Academic journal article Anglican Theological Review

Authority, Unity, and Mission in the Windsor Report

Academic journal article Anglican Theological Review

Authority, Unity, and Mission in the Windsor Report

Article excerpt

The Windsor Report advances a structural/instrumentalist approach to issues of authority and unity in the Anglican Communion. This article reviews the history of the development of the concept of "Four Instruments of Unity" as a primary ecclesiological understanding of contemporary Anglicanism. It argues that while structures are needed in the global Anglican family to facilitate inter-Anglican cooperation, and bishops and archbishops do have an important role to play in the polity of the Anglican Communion, the future of the Anglican Communion rests less on Instruments of Unity and more on relationships across difference in service to God's mission.

The debates in the Anglican Communion are about issues of authority and unity as much as, if not more than, they are about human sexuality. The Windsor Report thus appropriately focuses on ecclesiological questions related to the nature of communion and does not attempt to resolve conflicts related to sexuality, and homosexuality in particular, within Anglicanism. Given recent inter-Anglican theological and doctrinal documents, it is not entirely surprising that the Windsor Report proposes a structural, or instrumentalist, response to questions about authority and unity in the Anglican Communion. Such a response presupposes a particular understanding of the episcopate that is not necessarily normative in all provinces of the Anglican Communion. While structures are needed to facilitate global inter-Anglican cooperation, and bishops and archbishops do have an important role to play in the polity of the Anglican Communion, the future of the Anglican Communion rests less on Instruments of Unity and more on relationships across difference in service to God's mission.1

The Windsor Report's discussion of the authority of the Bible is one of the most positive aspects of the Report and offers an important beginning point for Anglican self-understanding of issues of authority and unity. The Report underscores Scripture "as the Church's supreme authority, and as such ought to be seen as a focus and means of unity" (para. 53). Its hermeneutical approach sees the Bible as a living document that informs and directs the life of the church (para. 55). Such an approach requires that Scripture always be interpreted within the worshiping life of the church (para. 57). As such, the Windsor Report is advocating an orthodox and classically Anglican understanding of the nature of biblical authority.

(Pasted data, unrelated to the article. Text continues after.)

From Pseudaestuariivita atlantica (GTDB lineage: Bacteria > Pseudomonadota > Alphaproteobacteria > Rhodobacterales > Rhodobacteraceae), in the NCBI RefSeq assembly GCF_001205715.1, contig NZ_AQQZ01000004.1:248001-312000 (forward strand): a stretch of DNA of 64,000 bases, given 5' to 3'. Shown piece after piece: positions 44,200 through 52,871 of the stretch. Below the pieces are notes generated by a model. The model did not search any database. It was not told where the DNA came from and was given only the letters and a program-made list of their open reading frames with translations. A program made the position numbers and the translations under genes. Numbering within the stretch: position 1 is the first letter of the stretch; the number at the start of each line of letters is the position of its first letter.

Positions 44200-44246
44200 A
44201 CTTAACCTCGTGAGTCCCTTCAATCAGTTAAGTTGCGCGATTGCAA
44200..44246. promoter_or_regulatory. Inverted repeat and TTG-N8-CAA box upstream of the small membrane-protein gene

There is much to be gained by the Windsor Report's beginning with Scripture as a key locus of authority and unity, and the related embrace of biblical interpretation within the community of the church. The Report, however, emphasizes that the final arbiters of scriptural interpretation within the life of the church are bishops and primates (para. 58).2 The idea that bishops (in the diocese) and primates (in the Communion) are the "accredited leaders" who are in charge of biblical interpretation seems contrary to a wider baptismal ecclesiology that places biblical interpretation within the worshiping and prayer life of the broader body of Christ. The "accredited leader" perspective points to a representative understanding of bishops and primates that is not necessarily embraced across the whole Anglican Communion (particularly in North America). Yes, bishops are teachers and have a special role in helping the gathered community to understand and interpret what God is saying in Scripture, in a mutually discerning, truth-seeking manner. But accreditation reeks of an ex cathedra ("I'm right because I am the bishop") form of episcopé.

Most Anglicans would agree that the office of bishop is a sign and symbol of the unity that God has given the church as the body of Christ and so is one expression of the unity of the Anglican Communion. The Windsor Report, however, goes one step further and says that the episcopate helps to "put into effect" the unity of the Communion (para. 63). The bishops here become more than an expression of unity; they become the representative instrument that brings into being our unity in the church. …

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